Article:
Nature Scientific Reports – Performance of an Automated Photoplethysmography-Based Algorithm

Nature Scientific Reports – Performance of an Automated Photoplethysmography-Based Algorithm

5 Nov, 2020

Photoplethysmography (PPG) measured by smartphone has the potential for a large scale, non-invasive, and easy-to-use screening tool. Vascular aging is linked to increased arterial stiffness, which can be measured by PPG. We investigate the feasibility of using PPG to predict healthy vascular aging (HVA) based on two approaches: machine learning (ML) and deep learning (DL). We performed data preprocessing, including detrending, demodulating, and denoising on the raw PPG signals. For ML, ridge penalized regression has been applied to 38 features extracted from PPG, whereas for DL several convolutional neural networks (CNNs) have been applied to the whole PPG signals as input. The analysis has been conducted using the crowd-sourced Heart for Heart data. The prediction performance of ML using two features (AUC of 94.7%) – the a wave of the second derivative PPG and tpr, including four covariates, sex, height, weight, and smoking – was similar to that of the best performing CNN, 12-layer ResNet (AUC of 95.3%). Without having the heavy computational cost of DL, ML might be advantageous in finding potential biomarkers for HVA prediction. The whole workflow of the procedure is clearly described, and open software has been made available to facilitate replication of the results.


Photoplethysmography (PPG) offers a non-invasive optical measurement method and can be used for heart rate (HR) monitoring purposes. For example, by using the white light-emitting diode as light source and the phone camera as photo-detector positioned on the index fingertip, a smartphone could be used to measure the volumetric variations of blood circulation without any additional devices. Smartphone ownership continues to grow rapidly, and mobile phone apps are increasingly used for screening, diagnosis, and monitoring of HR and rhythm disorders such as atrial fibrillation (AF). The benefits and harms of using mobile apps to improve cardiovascular health or screening for specific diseases have been evaluated and discussed; while HR measured by smartphone apps performing PPG agrees with a validated method such as electrocardiogram (ECG) in resting sinus rhythm, the US Preventive Services Task Force (USPSTF) found that the current evidence is insufficient to assess the balance of benefits and harms of screening for AF with ECG.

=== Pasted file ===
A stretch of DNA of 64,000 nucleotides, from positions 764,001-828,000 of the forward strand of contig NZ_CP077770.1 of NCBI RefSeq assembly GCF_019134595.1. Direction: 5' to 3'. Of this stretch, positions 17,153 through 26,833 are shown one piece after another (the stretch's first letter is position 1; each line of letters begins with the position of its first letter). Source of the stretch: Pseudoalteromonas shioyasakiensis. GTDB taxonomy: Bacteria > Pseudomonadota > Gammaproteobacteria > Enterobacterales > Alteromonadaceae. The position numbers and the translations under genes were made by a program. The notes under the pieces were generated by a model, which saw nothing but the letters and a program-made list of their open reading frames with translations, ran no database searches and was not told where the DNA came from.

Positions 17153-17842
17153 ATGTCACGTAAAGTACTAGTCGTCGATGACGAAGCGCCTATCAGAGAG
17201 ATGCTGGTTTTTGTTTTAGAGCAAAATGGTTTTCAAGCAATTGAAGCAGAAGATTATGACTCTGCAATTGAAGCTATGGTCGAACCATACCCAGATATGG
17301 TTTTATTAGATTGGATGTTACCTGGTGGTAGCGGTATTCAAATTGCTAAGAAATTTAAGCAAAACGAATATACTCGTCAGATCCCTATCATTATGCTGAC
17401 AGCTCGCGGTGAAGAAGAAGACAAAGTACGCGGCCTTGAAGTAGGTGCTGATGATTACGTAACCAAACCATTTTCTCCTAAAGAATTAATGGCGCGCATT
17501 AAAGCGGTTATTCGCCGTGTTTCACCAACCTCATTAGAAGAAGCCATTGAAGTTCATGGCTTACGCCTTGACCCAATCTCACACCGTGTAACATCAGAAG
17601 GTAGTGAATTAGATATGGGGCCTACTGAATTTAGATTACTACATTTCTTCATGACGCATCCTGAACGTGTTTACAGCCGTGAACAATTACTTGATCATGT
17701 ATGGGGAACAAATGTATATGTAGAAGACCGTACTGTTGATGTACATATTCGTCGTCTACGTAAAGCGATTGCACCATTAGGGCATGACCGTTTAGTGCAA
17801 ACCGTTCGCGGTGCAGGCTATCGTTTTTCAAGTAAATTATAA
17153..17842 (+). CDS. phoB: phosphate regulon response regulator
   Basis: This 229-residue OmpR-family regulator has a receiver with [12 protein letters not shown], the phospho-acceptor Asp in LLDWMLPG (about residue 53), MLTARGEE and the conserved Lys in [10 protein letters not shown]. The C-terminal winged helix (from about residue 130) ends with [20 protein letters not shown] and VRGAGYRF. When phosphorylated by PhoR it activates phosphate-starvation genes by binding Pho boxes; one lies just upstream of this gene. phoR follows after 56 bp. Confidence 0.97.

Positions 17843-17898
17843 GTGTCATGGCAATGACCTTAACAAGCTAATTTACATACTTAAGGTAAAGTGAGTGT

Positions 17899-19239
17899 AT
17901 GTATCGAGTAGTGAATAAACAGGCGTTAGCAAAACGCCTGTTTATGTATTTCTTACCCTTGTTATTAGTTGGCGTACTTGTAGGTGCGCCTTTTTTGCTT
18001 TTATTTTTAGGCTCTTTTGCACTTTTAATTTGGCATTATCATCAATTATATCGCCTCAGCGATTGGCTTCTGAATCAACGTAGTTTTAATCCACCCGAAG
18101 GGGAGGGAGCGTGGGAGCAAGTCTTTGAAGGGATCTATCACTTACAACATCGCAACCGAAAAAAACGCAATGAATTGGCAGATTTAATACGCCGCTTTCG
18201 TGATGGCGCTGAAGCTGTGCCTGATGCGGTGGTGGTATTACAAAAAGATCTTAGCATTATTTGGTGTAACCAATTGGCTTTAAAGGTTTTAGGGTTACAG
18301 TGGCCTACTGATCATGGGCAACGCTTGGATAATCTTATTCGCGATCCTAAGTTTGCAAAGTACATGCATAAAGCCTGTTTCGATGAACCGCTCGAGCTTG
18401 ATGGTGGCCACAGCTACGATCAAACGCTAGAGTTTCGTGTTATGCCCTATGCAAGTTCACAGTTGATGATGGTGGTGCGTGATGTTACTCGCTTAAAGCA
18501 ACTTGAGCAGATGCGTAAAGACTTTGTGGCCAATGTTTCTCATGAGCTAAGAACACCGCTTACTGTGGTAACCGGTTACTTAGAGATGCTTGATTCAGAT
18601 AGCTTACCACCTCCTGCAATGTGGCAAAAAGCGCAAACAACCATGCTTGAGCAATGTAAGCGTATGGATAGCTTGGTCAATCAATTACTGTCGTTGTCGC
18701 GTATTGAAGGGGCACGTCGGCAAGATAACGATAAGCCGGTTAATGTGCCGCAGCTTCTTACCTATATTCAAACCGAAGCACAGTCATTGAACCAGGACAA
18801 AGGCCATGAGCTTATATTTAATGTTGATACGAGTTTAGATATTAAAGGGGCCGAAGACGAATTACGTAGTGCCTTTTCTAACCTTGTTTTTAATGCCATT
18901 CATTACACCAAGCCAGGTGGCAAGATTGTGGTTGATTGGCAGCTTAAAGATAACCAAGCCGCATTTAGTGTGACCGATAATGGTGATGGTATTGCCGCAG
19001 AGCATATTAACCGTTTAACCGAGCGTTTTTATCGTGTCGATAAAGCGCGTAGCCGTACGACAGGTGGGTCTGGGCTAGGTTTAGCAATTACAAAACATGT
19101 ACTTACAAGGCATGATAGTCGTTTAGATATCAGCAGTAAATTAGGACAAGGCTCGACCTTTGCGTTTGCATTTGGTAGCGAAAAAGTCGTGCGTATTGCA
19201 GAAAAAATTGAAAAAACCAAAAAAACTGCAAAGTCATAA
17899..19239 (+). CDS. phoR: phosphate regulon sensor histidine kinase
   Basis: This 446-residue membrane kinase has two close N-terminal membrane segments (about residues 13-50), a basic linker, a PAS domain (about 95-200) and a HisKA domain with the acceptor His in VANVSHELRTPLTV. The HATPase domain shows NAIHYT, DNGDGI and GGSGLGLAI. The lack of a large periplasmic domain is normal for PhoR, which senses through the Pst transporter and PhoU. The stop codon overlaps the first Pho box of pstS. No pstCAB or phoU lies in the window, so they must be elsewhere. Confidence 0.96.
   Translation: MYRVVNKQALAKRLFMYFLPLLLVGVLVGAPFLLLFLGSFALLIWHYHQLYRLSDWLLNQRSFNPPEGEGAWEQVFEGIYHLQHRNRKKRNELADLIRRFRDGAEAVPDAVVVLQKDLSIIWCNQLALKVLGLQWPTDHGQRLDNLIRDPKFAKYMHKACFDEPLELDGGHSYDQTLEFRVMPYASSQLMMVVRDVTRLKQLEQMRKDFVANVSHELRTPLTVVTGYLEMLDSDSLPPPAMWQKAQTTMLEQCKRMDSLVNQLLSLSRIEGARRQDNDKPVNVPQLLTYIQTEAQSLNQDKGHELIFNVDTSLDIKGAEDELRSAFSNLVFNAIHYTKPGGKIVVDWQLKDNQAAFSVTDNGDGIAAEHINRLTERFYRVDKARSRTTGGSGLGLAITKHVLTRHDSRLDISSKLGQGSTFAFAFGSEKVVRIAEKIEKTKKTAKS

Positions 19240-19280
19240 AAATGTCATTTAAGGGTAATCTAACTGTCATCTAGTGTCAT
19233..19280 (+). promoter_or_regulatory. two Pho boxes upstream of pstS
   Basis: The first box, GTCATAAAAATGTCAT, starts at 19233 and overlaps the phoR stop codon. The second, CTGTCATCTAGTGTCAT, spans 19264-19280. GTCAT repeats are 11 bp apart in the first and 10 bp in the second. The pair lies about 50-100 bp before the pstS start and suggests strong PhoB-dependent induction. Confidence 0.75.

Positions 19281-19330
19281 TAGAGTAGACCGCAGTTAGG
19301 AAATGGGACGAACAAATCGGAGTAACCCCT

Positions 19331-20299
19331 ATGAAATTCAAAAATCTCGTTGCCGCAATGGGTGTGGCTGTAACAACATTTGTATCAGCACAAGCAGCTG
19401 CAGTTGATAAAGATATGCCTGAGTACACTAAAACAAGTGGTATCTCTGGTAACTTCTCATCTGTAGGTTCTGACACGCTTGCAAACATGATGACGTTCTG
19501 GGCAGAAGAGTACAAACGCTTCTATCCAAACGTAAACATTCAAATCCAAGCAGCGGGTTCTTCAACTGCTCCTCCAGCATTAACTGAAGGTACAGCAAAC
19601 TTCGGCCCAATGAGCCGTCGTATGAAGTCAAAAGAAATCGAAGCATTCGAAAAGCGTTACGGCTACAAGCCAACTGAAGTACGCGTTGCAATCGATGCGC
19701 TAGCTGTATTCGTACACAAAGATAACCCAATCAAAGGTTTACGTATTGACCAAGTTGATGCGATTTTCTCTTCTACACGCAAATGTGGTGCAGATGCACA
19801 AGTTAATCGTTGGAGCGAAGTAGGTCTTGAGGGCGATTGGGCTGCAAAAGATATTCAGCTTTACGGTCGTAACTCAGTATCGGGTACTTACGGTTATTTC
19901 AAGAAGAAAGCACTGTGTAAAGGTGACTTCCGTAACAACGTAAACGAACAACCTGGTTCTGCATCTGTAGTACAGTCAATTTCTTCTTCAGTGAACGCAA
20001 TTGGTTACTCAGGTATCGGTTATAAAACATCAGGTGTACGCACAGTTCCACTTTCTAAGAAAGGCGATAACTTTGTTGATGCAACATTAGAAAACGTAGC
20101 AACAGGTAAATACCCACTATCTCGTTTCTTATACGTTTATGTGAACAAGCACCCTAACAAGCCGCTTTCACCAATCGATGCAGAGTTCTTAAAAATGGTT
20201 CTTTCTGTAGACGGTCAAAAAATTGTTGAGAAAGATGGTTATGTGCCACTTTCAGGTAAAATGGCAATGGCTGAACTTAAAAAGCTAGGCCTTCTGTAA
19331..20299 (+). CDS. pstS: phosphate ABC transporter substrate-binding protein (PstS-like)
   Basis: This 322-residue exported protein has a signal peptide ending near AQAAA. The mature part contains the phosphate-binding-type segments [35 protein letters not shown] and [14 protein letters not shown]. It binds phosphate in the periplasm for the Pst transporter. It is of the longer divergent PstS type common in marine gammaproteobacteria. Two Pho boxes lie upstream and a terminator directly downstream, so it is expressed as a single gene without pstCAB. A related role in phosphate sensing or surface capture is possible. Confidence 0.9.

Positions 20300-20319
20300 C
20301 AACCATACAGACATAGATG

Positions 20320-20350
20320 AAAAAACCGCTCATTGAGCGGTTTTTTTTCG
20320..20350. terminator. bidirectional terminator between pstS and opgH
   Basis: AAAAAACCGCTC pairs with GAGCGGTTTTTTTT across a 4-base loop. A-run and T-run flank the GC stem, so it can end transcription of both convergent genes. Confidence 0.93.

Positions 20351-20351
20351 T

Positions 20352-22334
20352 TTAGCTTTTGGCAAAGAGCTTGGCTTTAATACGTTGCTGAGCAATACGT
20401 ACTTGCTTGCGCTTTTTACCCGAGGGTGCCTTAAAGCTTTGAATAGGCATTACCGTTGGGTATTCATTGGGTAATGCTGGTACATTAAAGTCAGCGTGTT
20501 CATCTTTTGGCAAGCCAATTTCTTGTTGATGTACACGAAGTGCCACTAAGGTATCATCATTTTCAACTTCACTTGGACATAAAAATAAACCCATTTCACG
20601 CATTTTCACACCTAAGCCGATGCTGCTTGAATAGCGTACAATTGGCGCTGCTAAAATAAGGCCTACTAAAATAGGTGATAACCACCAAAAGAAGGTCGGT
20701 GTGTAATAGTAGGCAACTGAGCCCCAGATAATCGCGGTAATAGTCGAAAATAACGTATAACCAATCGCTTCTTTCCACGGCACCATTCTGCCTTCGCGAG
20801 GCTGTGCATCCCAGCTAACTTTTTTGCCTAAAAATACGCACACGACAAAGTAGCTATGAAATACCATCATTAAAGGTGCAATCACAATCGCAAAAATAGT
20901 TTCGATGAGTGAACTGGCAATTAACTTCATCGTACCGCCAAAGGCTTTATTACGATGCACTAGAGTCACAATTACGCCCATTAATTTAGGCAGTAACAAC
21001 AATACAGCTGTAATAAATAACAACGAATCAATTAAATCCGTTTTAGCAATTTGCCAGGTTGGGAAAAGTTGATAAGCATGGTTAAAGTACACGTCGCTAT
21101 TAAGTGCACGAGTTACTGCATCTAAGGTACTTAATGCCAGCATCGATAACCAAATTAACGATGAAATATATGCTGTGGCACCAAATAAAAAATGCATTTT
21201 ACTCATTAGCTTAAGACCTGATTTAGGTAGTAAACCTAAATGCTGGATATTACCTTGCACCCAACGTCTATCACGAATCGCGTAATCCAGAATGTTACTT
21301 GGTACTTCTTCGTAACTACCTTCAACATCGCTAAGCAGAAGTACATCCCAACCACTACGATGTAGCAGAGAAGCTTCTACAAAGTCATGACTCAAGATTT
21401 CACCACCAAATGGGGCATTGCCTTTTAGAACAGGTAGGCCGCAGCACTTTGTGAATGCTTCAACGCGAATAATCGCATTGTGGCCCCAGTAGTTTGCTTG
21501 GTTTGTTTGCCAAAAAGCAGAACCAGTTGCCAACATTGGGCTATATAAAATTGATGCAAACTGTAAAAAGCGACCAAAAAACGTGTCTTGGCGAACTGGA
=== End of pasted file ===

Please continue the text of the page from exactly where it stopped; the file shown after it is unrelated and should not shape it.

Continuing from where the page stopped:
Our motivating crowd-sourced data comes from the Heart for Heart (H4H) initiative, promoted by the Arrhythmia Alliance, the Atrial Fibrillation Association, Happitech and other partners. The aim of H4H is to gather millions of cardiac measurements and to increase the pace of progress on AF diagnostic technology.

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